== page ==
Select Committee on European Union Twenty-Ninth Report


FOREWORD—What this report is about

Europol, the European Police Office responsible for coordinating the fight against serious and organised crime, began operations from its headquarters in The Hague in 1999. In January 2010 it will become an agency of the EU. The Council Decision bringing about this change in its constitution has made some amendments to its objects, powers, working methods and governance. Many of these changes are beneficial, so far as they go; but they do not go very far, and we believe this represents a missed opportunity.

The raison d'être of Europol is the exchange of information for law enforcement purposes. It is a matter of particular concern that four fifths of the information exchanged by national liaison officers stationed at Europol is exchanged without actually going through Europol, and hence without being placed on Europol's database and without being accessible to Member States other than those directly involved. The reason is a lack of trust: a reluctance on the part of Member States, especially at the early stages of an investigation, to share sensitive information with all Member States through the Europol channels. One way of improving this would be for Member States to station at Europol only officers and officials with the highest necessary security clearance.

In addition to simply facilitating the exchange of factual information, Europol analyses information to help the investigation of particular categories of crime. This is one of Europol's success stories. Undertaking analysis of information is one of the differences between Europol and Interpol, a difference we explain more fully in Chapter 2.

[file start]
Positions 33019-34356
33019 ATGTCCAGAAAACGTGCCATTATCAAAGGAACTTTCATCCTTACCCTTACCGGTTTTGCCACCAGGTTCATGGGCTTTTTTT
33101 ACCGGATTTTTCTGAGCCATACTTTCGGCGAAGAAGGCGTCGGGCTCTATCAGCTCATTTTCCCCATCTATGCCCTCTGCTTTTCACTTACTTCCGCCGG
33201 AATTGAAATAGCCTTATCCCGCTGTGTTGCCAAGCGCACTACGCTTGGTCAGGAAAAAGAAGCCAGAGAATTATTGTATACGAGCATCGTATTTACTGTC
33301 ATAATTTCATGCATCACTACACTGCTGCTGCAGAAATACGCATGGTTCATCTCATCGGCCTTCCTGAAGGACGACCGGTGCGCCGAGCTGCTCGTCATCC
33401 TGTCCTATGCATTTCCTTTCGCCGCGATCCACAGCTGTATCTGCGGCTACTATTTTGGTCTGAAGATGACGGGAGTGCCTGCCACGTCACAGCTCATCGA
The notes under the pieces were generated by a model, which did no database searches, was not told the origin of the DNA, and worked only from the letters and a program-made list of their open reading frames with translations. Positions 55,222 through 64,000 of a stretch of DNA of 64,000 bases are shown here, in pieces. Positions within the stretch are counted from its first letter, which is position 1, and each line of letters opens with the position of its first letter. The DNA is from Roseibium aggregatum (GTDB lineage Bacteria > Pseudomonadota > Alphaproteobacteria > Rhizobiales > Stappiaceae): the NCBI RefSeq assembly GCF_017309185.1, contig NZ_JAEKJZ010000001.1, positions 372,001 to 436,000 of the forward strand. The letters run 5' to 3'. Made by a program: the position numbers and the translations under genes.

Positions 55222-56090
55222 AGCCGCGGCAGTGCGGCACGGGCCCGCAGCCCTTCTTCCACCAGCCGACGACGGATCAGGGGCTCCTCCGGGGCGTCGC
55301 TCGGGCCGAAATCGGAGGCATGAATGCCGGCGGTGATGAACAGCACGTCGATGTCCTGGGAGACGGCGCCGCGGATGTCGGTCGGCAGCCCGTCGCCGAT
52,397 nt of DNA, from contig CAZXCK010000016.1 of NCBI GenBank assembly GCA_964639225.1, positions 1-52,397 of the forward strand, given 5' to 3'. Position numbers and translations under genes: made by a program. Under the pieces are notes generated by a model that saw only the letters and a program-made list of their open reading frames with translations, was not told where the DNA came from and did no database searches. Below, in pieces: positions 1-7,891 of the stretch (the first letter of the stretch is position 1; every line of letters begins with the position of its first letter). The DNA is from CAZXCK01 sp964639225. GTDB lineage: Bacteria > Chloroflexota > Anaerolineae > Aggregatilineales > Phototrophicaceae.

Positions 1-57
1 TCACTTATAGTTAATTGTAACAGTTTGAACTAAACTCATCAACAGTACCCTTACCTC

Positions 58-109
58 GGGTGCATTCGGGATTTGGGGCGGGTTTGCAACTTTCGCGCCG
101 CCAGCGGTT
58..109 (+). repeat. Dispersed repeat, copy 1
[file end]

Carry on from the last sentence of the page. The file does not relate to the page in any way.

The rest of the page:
The United Kingdom has been influential in persuading Europol to base its work on Organised Crime Threat Assessments: planning for future threats rather than reacting to past events. Much however remains to be done to persuade other Member States of the value of this, and of other modern policing methods.

The existing structure for the governance and management of Europol is complex and cumbersome. The new Decision might have improved this, basing itself on the structure of other EU agencies; but it does not. We are making a number of recommendations which, if implemented, would clarify the respective duties of the Director and Management Board, and would make it easier for them to work together. A particular aspect of this which we consider is the responsibility for security in the organisation.

In the United Kingdom the Serious Organised Crime Agency—SOCA—is the body responsible for liaison with Europol. This works well, but the same cannot at present be said for liaison between SOCA and the United Kingdom police forces which provide it with much of its information. We make recommendations for improvement.

Accountability of Europol to the European Parliament and national parliaments would improve if the Treaty of Lisbon came into force; but even without that Treaty, there is scope for improvement.

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